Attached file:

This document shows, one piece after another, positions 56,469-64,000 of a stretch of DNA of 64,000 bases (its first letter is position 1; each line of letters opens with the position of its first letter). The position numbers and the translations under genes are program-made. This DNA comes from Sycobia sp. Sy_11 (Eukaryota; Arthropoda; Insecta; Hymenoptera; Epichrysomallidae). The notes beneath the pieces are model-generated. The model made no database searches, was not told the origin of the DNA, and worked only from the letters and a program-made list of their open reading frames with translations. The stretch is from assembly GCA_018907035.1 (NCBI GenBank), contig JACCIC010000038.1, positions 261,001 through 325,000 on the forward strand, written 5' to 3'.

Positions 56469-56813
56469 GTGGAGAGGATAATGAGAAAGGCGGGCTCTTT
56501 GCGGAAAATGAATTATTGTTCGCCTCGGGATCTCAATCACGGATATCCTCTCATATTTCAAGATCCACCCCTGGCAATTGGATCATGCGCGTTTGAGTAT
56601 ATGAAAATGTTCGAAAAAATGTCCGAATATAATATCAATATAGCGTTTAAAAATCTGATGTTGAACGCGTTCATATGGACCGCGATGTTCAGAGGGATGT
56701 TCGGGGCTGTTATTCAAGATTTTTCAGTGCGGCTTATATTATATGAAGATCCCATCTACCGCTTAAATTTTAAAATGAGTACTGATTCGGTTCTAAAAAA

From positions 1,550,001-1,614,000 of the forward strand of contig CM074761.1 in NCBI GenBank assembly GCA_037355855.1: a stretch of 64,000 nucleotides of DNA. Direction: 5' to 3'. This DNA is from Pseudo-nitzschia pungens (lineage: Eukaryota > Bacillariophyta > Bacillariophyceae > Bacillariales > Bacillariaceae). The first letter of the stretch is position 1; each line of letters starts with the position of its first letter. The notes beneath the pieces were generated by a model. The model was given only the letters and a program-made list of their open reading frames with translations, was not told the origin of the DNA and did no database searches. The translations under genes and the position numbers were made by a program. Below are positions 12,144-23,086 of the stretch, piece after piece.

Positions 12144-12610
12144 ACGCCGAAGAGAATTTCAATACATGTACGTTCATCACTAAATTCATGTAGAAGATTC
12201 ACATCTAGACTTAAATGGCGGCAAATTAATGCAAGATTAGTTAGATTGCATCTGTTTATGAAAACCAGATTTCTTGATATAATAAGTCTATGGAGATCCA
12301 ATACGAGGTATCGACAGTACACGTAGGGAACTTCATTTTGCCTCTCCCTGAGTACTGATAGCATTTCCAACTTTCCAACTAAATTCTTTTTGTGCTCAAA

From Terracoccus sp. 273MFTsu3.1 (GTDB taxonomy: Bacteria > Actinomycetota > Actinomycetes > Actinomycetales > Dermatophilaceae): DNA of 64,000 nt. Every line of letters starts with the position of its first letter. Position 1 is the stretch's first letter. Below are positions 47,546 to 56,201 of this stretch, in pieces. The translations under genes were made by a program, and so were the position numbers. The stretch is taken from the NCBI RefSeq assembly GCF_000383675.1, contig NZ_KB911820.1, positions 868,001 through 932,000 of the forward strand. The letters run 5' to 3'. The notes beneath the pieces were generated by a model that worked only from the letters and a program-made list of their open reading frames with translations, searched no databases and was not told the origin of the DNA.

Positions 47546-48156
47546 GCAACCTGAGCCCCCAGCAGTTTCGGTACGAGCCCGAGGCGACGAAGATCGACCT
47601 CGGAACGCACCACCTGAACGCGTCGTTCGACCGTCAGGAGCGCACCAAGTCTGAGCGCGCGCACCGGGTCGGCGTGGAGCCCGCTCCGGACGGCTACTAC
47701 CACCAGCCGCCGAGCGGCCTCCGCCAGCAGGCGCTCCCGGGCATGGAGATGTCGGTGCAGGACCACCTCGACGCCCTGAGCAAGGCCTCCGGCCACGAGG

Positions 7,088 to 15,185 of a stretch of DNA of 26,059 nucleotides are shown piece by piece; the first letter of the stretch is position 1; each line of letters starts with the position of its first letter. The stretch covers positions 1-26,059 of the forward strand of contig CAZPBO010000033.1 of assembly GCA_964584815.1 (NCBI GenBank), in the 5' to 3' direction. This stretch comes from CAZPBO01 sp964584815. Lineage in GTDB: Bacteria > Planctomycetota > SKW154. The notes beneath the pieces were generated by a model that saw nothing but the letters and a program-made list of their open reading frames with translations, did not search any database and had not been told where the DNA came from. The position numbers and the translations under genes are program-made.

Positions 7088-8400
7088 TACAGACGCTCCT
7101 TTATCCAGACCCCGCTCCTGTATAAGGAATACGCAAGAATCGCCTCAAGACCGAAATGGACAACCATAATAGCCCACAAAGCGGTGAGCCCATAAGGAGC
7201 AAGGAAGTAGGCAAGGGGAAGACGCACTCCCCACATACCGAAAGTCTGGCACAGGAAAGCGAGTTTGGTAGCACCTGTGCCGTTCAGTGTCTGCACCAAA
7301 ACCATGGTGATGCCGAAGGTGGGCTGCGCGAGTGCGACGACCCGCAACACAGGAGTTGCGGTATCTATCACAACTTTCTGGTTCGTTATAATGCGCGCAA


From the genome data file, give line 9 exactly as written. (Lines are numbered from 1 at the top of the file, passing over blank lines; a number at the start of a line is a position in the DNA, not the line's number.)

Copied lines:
12144 ACGCCGAAGAGAATTTCAATACATGTACGTTCATCACTAAATTCATGTAGAAGATTC